Whether you're new to working with Domain of One's Own or a veteran, being able to clearly articulate— or even wrap your own head around— domains, how they work, and what users can do with them. While we already have some helpful guides on this, this article will explain domains specifically in a DoOO context to help focus the conversation.
What is a domain name?
A domain is essentially the address at which your website lives on the internet. More specifically, it's your website's human-readable address, so we don't have to memorize its unwieldy "natural" address, which is a long string of numbers.
It is important to recognize the difference between domain names and "hosting." While the domain name is your website's address, the hosting service (i.e. cPanel account) provides the repository where all of its files are stored. You really need both in order to get your site on the web.
Domain of One's Own Homepage URLs
Before we get into understanding end user URLs, we first need to understand the different domain possibilities for a DoOO homepage.
Sometimes a DoOO homepage will be set up as a top level domain, like stateu.org. Other times, it will be as a subdomain, like domains.stateu.edu. These options will likely influence the domain structures for your end users as well. For instance:
- If your homepage lives at stateu.org, end user accounts might live at *.stateu.org
- If your homepage lives at domains.stateu.edu, end user accounts might live at *.domains.stateu.edu
Alternatively, you may wish to choose a homepage URL that is entirely different from end user accounts, which would also be possible! For example:
- If your homepage lives at domains.stateu.edu, user accounts might live at *.stateudomains.org
For a more comprehensive breakdown of DoOO domain structures, head to our guide on Domain of One's Own Setup Features.
Top 3 things to understand about end user URLs
- The cPanel account is associated with a "primary" domain. By default, the primary domain will be whatever URL the end user chooses (or is assigned to them) when they're signing up for a DoOO account. That said, cPanel will allow the primary domain to be any subdomain or registered top level domain name that is pointed to the server and not in use elsewhere. More information about this can be found in our guide Changing a DoOO User's Primary Domain - Top-Level & Subdomains.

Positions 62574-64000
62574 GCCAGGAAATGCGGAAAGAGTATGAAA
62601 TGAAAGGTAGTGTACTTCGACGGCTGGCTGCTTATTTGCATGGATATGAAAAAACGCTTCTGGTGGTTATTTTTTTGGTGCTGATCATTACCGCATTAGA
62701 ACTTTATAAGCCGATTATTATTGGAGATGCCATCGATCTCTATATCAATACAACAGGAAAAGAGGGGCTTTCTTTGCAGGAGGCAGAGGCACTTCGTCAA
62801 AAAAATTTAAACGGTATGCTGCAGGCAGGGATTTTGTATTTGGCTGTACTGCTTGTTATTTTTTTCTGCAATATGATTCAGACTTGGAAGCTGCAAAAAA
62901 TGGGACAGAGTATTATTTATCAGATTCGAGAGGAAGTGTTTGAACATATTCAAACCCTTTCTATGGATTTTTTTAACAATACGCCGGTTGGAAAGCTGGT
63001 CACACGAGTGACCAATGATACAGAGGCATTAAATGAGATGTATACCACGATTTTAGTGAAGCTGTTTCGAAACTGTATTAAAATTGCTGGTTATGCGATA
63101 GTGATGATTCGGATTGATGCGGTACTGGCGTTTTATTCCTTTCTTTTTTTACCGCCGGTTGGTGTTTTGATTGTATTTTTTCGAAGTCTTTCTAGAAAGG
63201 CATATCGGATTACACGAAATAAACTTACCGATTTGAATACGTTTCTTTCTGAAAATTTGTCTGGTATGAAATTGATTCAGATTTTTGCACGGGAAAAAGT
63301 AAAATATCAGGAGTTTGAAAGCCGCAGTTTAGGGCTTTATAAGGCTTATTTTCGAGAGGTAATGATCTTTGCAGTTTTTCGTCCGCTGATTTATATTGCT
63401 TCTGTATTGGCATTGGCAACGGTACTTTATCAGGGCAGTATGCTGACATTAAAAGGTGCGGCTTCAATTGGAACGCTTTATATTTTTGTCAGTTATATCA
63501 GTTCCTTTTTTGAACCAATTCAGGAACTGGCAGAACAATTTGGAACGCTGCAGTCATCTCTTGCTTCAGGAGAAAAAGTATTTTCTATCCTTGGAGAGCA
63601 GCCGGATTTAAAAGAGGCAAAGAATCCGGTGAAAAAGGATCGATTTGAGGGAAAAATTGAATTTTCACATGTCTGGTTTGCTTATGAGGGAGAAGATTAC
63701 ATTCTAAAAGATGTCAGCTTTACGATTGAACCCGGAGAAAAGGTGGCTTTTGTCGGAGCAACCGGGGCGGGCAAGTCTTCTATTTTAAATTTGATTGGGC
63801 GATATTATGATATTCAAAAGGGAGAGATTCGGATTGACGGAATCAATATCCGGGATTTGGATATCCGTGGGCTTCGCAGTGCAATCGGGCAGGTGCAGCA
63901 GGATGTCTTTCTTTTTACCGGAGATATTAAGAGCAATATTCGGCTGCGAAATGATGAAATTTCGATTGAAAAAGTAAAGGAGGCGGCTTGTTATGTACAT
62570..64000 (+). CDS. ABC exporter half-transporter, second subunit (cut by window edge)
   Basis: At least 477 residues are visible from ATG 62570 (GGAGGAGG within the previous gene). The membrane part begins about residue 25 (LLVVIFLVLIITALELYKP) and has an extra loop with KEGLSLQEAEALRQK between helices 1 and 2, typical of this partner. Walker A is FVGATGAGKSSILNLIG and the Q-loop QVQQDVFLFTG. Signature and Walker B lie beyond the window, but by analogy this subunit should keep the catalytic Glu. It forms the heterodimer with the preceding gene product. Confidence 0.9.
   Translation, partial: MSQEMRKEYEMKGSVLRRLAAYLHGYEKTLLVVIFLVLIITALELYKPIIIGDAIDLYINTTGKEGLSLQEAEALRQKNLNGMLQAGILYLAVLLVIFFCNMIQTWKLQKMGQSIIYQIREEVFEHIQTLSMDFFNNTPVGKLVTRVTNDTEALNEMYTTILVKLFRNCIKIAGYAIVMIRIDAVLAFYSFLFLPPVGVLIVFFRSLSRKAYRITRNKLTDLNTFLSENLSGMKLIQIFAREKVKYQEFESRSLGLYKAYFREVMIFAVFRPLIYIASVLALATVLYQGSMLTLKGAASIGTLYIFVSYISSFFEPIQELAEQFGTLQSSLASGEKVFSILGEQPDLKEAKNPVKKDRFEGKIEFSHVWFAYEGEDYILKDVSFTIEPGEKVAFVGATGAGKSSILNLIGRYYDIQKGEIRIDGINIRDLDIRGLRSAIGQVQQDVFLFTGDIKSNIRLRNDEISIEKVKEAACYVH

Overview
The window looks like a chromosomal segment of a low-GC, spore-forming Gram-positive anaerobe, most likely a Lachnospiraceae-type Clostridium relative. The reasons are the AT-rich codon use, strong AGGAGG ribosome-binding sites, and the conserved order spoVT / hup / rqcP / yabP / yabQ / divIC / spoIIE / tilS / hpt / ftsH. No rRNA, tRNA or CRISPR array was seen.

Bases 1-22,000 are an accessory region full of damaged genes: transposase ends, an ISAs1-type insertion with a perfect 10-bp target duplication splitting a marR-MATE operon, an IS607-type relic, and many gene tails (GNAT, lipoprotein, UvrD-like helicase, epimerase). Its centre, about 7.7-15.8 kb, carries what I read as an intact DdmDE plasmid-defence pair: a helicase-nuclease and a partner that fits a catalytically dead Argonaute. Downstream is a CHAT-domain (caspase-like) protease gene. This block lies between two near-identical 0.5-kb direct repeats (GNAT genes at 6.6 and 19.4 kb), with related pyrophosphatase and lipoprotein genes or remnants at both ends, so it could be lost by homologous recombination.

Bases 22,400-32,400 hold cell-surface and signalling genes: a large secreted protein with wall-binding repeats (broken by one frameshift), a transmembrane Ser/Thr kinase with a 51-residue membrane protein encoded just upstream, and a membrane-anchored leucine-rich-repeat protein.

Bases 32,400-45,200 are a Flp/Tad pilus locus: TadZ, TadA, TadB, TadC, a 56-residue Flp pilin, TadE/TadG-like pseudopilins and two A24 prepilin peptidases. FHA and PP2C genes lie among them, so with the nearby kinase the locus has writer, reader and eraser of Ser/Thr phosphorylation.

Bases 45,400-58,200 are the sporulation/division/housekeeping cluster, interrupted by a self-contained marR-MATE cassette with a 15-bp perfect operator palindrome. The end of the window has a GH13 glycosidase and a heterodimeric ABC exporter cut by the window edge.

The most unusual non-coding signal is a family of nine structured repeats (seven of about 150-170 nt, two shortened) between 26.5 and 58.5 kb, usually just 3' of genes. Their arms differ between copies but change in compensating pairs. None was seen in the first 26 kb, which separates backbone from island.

Above is the sign-up screen similar to what will be displayed at any given DoOO institution.
This screenshot shows the student's primary domain as it appears in their cPanel account.
- Multiple domains can be associated with 1 cPanel account. Along with the primary domain, users can create additional subdomains or point registered domains to one cPanel account to manage everything in a single space. (Please note this assumes that 1) these domains are pointed or created correctly, 2) these domains aren't in use elsewhere, and 3) there is enough storage available in the cPanel account.) With multiple domains in a single dashboard, users can do things like install applications in separate locations, manage DNS, set up domain redirects, and more.
Our guide on Subdomains and Subfolders explains how these structures work. A few things to note specifically:
- A subdomain is free to build on top of a primary domain; something like project.student.stateu.org.
- Separate apps can be installed on subfolders or subdirectories for free, which are literally folders within your primary domain: e.g. student.stateu.org/blog.
This screenshot shows multiple applications installed in the same cPanel account using either the primary domain, a subdirectory, or a subdomain.
The guide Adding a New Domain to cPanel shares how to add additional top level domains to any cPanel. This would be particularly useful for a student or professor who would like to manage a separately purchased and registered root domain in their existing DoOO cPanel account.
Finally, this guide on What to Consider When Organizing Faculty Sites and Coursework in cPanel walks you through when and how to use these different types of domains when setting up and organizing the sites in a DoOO cPanel account.
- Domains are essentially folders in cPanel's File Manager. Each File Manager will contain directories to folders and files where a website lives, as well as information about the site (error logs, for example). By default, a primary domain's directory will be in the public_html folder. Any newly created subdomains will likely live in a separate folder embedded in public_html or even directly in the home folder.
The above screenshot shows where in the File Manager you would find this account's subdomain.
The above screenshot shows where in the public_html folder you would find the primary domain's subdirectory.
When you go to your domain in a browser, the browser asks the server for the contents of its respective folder, then displays that content to produce your webpage. This is where you would go to check your error_log, manually manage updates, and much more. If you're interested, you can learn more about how to interact with your File Manager in our guide Uploading Folders & Files.
We hope this guide provides some more clarity about working with domains, especially as they relate to DoOO users and admins, but always feel free to reach out if you have any questions!